The Providence pugilist


Rhode Island can claim two champion boxers – at least to my admittedly imperfect knowledge –  George Araujo and Vinnie Paz. If I have slighted anyone, please let me know. Since boxing is not a sport of interest to me, or of which I know very much, you may ask why I am writing about champion boxers. The pugilist of the title was actually an “almost-champion,” a Jewish bantamweight boxer who captured the hearts of boxing aficionados in our state. His name was Morris Billingkoff, professionally known as Young Montreal.

Morris Billingkoff was 7 years old when the family left Russia in 1904 and emigrated to Montreal. A year later, they moved again, this time settling in Providence’s North End. After what was described by Benton Rosen (in a 1968 article in the Rhode Island Jewish Historical Notes) as a “limited education,” Morris began selling newspapers downtown.

The young man’s interest in boxing and a demonstrated flair caught the interest of Sam Feinberg, familiarly known as The Nose. Feinberg was described as quite knowledgeable about the fight scene in Rhode Island, and he became Morris’s guide through the intricacies of the local pugilistic world. After a period of training, Young Montreal, at 5 feet 3 inches tall and 118 pounds, was ready for his first professional bout. It took place on Feb. 23, 1916, in the flyweight division. Three years later, he won the American flyweight championship, but vacated it the following year when he decided to fight as a bantamweight.

Young Montreal, or Monty as a local sportswriter called him, fought 106 professional bouts, winning 11 by knockouts and 46 by decision. During his career he was knocked out only once. Although he fought reigning champions, the bouts ended in stand-offs. To uncrown a champion, the contender needed to score a knockout. Early in his career, according to an article in the Providence Journal from Dec. 28, 1933, Monty was approached by a matchmaker at the New York Garden. The gentleman made a special trip to Providence to discuss a possible title bout. Based on Monty’s past performance, he had confidence that Monty could easily win. Although he did not have a written contract with his local manager, Monty decided to honor that commitment.

Young Montreal often headed the boxing card at Infantry Hall in Providence and Marieville Gardens in North Providence. He was, by all accounts, a “scrappy” and “exciting” boxer who took on the best bantamweight fighter in the world. Young Montreal retired in 1929. After 16 years and 106 fights in the ring, the only outward sign he had been a boxer was his cauliflower left ear.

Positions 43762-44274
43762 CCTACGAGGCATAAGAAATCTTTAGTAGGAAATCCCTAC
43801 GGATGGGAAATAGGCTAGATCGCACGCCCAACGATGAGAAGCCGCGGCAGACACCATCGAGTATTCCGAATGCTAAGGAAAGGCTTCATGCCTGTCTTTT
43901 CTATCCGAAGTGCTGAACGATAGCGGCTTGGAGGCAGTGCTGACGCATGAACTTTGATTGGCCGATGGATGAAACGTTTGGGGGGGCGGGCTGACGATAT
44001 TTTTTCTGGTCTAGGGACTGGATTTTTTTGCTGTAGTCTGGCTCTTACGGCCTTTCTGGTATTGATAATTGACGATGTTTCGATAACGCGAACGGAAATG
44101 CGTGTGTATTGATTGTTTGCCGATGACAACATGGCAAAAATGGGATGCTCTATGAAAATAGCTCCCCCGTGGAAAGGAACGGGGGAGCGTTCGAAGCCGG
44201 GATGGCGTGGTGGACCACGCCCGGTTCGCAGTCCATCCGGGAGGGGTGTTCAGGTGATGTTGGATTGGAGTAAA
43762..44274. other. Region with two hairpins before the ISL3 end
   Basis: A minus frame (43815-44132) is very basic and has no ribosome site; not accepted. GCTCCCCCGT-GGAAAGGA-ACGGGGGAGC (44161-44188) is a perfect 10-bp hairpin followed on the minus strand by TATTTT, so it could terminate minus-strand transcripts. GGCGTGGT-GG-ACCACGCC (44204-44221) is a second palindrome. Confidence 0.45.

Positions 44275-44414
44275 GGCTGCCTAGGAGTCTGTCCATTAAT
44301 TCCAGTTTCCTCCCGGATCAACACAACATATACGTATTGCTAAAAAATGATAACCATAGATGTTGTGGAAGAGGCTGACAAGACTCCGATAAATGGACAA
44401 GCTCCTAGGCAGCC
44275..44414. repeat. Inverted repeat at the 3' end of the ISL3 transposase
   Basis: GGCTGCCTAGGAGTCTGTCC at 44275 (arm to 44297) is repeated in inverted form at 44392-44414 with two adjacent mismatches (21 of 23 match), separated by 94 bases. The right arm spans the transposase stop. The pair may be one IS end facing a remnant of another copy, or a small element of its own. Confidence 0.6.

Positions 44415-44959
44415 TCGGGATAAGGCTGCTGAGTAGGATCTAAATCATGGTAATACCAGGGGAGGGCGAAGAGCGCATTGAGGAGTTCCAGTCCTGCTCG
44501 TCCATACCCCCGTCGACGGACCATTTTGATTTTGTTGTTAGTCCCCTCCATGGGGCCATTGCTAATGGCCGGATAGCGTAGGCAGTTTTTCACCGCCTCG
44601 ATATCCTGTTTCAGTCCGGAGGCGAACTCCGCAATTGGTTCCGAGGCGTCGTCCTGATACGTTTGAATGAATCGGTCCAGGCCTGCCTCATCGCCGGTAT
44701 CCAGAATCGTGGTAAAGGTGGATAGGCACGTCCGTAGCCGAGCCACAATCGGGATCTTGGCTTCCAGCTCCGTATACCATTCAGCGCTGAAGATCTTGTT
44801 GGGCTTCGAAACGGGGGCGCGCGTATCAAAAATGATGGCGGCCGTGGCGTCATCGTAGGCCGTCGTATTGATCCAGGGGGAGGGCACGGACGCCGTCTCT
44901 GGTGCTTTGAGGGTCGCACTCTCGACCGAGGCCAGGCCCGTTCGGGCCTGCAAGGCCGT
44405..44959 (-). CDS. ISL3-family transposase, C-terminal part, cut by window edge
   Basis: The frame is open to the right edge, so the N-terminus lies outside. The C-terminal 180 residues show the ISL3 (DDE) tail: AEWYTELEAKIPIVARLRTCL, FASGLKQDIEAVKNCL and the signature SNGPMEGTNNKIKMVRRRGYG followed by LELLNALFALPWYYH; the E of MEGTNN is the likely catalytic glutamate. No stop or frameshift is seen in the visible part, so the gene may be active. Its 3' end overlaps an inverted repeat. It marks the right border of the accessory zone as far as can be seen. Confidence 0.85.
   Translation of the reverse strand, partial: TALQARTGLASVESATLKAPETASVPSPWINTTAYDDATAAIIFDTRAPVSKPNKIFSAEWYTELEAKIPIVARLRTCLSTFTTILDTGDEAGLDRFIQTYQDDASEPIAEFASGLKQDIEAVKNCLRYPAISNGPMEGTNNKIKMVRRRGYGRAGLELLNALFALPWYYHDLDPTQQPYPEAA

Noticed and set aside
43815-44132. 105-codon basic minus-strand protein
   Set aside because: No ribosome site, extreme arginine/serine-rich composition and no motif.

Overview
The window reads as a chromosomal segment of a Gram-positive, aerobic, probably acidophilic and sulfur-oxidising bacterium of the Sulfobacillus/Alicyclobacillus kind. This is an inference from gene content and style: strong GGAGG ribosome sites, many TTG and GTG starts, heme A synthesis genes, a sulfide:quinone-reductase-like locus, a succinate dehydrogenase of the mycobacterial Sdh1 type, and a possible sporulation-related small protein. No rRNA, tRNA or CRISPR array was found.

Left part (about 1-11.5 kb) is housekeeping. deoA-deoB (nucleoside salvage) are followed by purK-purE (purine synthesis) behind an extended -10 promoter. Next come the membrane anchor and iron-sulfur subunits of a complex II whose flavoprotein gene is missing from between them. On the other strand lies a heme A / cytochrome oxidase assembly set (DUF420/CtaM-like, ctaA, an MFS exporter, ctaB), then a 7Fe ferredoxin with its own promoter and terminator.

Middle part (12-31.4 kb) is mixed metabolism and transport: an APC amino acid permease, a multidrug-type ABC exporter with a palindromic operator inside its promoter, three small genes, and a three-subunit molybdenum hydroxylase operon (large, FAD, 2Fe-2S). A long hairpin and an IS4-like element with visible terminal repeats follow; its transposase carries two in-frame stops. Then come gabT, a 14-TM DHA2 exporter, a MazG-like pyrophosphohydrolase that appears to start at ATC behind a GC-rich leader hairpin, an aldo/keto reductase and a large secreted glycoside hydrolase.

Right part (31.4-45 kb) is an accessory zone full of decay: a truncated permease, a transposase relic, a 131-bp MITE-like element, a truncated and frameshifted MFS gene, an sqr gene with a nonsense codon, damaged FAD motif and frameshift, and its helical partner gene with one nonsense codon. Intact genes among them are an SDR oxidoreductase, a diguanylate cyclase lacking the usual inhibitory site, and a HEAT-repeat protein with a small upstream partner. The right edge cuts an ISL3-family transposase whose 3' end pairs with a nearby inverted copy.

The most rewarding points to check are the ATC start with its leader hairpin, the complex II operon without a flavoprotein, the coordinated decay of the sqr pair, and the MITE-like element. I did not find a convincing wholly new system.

For years after his retirement, Young Montreal frequented the bouts at the old Rhode Island Auditorium. Whenever he was introduced, he was greeted with enthusiastic applause. In his later years he volunteered his services as a boxing coach to orphanages and the Catholic Youth Organization. They gratefully accepted.

Before his retirement, in 1927, he made a gift of a large quantity of gym and locker room equipment to the new Jewish Community Center. The gift was  accepted by the Board, but the director of he JCC diluted any sense of gratitude when he said in a report in September 1927 that while not opposed to athletics, the primary object of the agency was to serve as a social and educational outlet.

One final question: why Young Montreal? Young because many bantamweight fighters used pseudonyms with the first word “young.”  Montreal, he once explained, because after his family moved from that city to the North End, the kids called him Montreal. That was probably due to the fact, he said, that they couldn’t remember Billingkoff.

Morris Billingkoff died June 27, 1973. He was survived by his wife  Lea (Bachrach). He is buried in Lincoln Park Cemetery.

GERALDINE S. FOSTER is a past president of the R.I. Jewish Historical Association. To comment about this or any RIJHA article, contact the RIJHA office at or 401-331-1360.